Quite comfortable204 (35.4)87 (34.4)

Very comfortable326 (56.5)136 (53.8)

Hour per day spent using apps6.0 (4).20

I do not use apps13 (2.2)4 (1.6)

<1 hour per day76 (12.9)32 (12.5)

1-2 hour per day238 (40.5)84 (32.8)

3-4 hour per day168 (28.6)88 (34.4)

>4 hour per day93 (15.8)48 (18.7)

Skills to demonstrate how to download apps0.8 (4).93

Strongly agree204 (34.9)83 (32.3)

Agree251 (43)117 (45.5)

Neither Agree nor Disagree71 (12.2)30 (11.7)

Disagree49 (8.4)22 (8.6)

Strongly disagree9 (1.5)5 (1.9)

Skills to demonstrate how to use apps1.5 (4).83

Strongly agree162 (27.8)69 (27)

Agree245 (42.1)117 (45.7)

Neither Agree or Disagree95 (16.3)36 (14.1)

Disagree72 (12.3)29 (11.3)

Strongly disagree9 (1.5)5 (2)

Recommend VA MH apps to veterans (BId item 1)11.1 (2).004

Definitely will356 (61.7)143 (56.3)

Probably will211 (36.6)96 (37.8)

Probably will not or Definitely will not10 (1.7)15 (5.9)

Think of at least 1 Veteran I plan to use apps with (BI item 2)29.6 (2)<.001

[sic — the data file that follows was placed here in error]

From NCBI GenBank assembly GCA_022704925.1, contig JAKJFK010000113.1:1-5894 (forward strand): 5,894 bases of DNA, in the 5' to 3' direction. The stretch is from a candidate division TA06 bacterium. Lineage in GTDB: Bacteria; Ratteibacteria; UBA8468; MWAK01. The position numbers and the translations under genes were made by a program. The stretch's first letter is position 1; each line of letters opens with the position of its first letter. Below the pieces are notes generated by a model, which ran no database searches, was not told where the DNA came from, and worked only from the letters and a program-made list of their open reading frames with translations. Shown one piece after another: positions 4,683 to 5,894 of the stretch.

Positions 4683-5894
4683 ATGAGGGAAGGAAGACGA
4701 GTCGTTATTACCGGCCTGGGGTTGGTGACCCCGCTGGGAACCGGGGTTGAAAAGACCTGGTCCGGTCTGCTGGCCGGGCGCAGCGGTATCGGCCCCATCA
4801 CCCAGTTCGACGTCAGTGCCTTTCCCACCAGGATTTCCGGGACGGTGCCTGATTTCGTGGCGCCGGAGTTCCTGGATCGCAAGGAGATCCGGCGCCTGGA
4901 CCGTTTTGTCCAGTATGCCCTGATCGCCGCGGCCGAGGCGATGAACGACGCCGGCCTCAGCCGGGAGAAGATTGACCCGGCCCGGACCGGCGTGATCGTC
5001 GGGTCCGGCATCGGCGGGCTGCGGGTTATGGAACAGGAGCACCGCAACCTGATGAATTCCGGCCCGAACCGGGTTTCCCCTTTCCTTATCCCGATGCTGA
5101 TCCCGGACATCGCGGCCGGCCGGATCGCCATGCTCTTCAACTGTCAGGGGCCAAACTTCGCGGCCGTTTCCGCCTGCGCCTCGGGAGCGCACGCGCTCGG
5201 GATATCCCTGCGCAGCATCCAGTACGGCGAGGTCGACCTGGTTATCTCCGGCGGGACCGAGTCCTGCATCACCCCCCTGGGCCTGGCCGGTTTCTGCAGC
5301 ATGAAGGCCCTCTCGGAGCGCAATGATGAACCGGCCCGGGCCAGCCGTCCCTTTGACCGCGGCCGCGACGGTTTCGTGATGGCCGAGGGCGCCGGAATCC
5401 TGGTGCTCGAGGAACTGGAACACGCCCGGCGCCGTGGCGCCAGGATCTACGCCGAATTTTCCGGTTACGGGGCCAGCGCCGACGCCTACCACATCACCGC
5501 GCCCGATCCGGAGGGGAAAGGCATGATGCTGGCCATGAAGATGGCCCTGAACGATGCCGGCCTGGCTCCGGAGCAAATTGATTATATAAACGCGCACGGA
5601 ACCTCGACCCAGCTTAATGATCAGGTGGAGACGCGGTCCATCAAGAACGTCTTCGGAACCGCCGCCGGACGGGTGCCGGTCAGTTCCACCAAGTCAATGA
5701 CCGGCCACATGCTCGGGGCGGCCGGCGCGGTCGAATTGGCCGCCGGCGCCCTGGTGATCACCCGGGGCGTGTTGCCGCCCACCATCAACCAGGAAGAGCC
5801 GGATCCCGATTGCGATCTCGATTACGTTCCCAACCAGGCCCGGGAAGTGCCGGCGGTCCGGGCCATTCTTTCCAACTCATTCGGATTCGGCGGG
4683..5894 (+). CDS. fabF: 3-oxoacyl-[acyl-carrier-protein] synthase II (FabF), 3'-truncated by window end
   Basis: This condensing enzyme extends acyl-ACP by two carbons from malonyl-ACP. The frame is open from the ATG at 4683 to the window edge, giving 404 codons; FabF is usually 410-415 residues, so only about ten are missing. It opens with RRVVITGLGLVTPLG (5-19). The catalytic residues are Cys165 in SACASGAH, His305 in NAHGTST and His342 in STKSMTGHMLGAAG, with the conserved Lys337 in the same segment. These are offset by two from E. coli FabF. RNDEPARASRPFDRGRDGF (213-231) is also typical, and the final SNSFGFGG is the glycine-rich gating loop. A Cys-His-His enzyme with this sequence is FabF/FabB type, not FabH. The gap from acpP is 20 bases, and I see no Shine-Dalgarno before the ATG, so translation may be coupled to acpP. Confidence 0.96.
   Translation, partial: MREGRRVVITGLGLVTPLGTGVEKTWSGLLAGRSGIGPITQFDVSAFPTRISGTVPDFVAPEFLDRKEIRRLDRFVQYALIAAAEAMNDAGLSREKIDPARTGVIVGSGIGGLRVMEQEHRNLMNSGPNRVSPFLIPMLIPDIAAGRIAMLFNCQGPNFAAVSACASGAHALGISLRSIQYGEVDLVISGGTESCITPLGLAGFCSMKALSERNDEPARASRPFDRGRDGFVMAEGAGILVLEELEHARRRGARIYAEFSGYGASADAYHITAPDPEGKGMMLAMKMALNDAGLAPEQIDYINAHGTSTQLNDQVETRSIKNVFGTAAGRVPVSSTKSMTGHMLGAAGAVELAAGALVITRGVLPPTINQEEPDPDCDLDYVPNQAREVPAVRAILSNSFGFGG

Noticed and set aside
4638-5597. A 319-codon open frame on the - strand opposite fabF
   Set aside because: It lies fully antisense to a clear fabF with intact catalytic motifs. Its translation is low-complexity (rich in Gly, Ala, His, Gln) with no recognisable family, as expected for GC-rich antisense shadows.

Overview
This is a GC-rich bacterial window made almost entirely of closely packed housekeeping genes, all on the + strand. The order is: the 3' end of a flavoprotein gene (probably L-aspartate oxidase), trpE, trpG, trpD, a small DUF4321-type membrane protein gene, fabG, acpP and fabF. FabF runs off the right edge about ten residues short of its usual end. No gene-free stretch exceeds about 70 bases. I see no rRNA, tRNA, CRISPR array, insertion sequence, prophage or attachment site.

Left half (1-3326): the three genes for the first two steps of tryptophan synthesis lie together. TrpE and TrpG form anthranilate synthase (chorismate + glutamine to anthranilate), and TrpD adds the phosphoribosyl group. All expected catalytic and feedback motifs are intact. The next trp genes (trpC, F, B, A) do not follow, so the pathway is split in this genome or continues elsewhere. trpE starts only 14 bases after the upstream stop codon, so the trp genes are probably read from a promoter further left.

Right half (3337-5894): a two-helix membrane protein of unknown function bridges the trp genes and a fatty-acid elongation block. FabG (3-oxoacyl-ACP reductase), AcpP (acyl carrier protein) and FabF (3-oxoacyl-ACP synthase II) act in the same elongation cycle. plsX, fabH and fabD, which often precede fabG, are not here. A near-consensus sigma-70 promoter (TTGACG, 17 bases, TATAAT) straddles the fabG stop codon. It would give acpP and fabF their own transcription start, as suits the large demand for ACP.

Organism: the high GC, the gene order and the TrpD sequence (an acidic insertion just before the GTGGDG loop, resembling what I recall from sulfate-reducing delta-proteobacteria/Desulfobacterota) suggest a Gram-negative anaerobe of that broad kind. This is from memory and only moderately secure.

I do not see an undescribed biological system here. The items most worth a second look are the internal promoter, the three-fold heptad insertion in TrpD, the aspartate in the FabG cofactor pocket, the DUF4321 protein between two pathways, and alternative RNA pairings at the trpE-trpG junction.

Definitely will335 (58.4)121 (48)

Probably will215 (37.5)94 (37.3)

Probably will not or Definitely will not24 (4.2)37 (14.7)

Encourage other VA staff to use apps (BIitem 3)1.1 (2).58

Definitely will307 (53.1)142 (55.9)

Probably will237 (41)101 (39.8)

Probably will not or Definitely will not34 (5.9)11 (4.3)

aMHSL: mental health service line.

bOf the 1110 participants enrolled in the project, 862 (77.66%) responded to the pretraining survey.

cAOSL: all other service lines.

dBI: behavioral intentions.

Training Program Reach

The program exceeded the goals set for participant recruitment. Across the 19 sites, 1110 staff attended the training program with an average of 58.4 participants per site (SD 36.49, median [IQR] 51). This was 247% of the minimum goal of 25 participants from 18 locations. All sites met the goal of recruiting both MHSL and AOSL staff members to participate in the program.